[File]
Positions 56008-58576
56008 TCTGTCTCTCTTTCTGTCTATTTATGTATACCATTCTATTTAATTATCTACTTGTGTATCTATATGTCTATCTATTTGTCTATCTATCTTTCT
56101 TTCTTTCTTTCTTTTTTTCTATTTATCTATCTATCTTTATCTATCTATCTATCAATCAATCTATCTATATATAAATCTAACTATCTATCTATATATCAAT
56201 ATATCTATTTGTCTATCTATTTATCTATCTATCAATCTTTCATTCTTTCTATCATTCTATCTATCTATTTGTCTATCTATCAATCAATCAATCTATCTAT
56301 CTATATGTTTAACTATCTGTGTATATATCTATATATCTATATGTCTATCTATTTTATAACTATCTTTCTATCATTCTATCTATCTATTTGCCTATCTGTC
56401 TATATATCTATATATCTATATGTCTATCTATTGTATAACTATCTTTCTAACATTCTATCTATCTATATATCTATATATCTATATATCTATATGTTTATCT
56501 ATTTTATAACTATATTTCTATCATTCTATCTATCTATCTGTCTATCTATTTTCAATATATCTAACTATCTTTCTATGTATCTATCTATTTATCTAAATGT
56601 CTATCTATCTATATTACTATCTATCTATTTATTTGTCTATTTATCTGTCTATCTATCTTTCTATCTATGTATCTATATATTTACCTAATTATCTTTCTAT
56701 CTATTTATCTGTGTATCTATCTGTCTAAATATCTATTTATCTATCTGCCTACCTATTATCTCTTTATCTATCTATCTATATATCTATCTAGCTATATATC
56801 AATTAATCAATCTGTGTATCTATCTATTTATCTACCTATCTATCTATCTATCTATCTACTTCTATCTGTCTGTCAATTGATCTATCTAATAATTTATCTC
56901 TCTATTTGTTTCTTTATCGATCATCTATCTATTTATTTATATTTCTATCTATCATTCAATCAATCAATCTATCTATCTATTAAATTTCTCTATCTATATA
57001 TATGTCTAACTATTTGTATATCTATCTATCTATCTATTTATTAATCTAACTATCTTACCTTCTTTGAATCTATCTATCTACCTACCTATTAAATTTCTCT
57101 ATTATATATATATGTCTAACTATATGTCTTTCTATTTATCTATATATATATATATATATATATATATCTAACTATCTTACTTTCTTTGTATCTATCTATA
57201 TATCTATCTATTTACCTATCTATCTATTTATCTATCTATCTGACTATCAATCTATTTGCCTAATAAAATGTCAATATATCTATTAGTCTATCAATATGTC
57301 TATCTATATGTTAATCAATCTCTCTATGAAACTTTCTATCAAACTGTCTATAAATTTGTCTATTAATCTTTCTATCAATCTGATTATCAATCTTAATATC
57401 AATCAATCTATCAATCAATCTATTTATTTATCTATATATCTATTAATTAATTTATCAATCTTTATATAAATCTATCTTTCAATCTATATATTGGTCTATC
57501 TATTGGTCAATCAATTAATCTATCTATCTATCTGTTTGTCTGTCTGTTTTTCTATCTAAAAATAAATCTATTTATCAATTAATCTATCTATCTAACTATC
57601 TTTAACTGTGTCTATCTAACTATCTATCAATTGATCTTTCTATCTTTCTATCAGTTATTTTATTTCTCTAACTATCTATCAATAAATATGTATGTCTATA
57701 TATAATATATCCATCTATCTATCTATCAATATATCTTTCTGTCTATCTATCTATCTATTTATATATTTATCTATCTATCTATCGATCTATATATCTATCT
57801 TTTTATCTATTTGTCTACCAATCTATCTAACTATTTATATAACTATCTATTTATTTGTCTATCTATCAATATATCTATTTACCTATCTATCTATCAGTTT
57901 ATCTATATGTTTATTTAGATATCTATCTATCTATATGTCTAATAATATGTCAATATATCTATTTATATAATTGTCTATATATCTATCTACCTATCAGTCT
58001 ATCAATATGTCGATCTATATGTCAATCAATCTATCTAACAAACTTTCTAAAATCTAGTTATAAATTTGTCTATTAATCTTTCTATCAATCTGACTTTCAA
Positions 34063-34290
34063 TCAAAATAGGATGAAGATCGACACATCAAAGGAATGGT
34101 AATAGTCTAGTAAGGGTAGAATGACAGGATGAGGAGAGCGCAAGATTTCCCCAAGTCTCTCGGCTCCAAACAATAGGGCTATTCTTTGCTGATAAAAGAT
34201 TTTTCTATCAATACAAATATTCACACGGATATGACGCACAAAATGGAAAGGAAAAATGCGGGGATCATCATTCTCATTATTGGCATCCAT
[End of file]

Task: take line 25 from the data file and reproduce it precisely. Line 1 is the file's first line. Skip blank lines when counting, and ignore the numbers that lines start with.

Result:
34101 AATAGTCTAGTAAGGGTAGAATGACAGGATGAGGAGAGCGCAAGATTTCCCCAAGTCTCTCGGCTCCAAACAATAGGGCTATTCTTTGCTGATAAAAGAT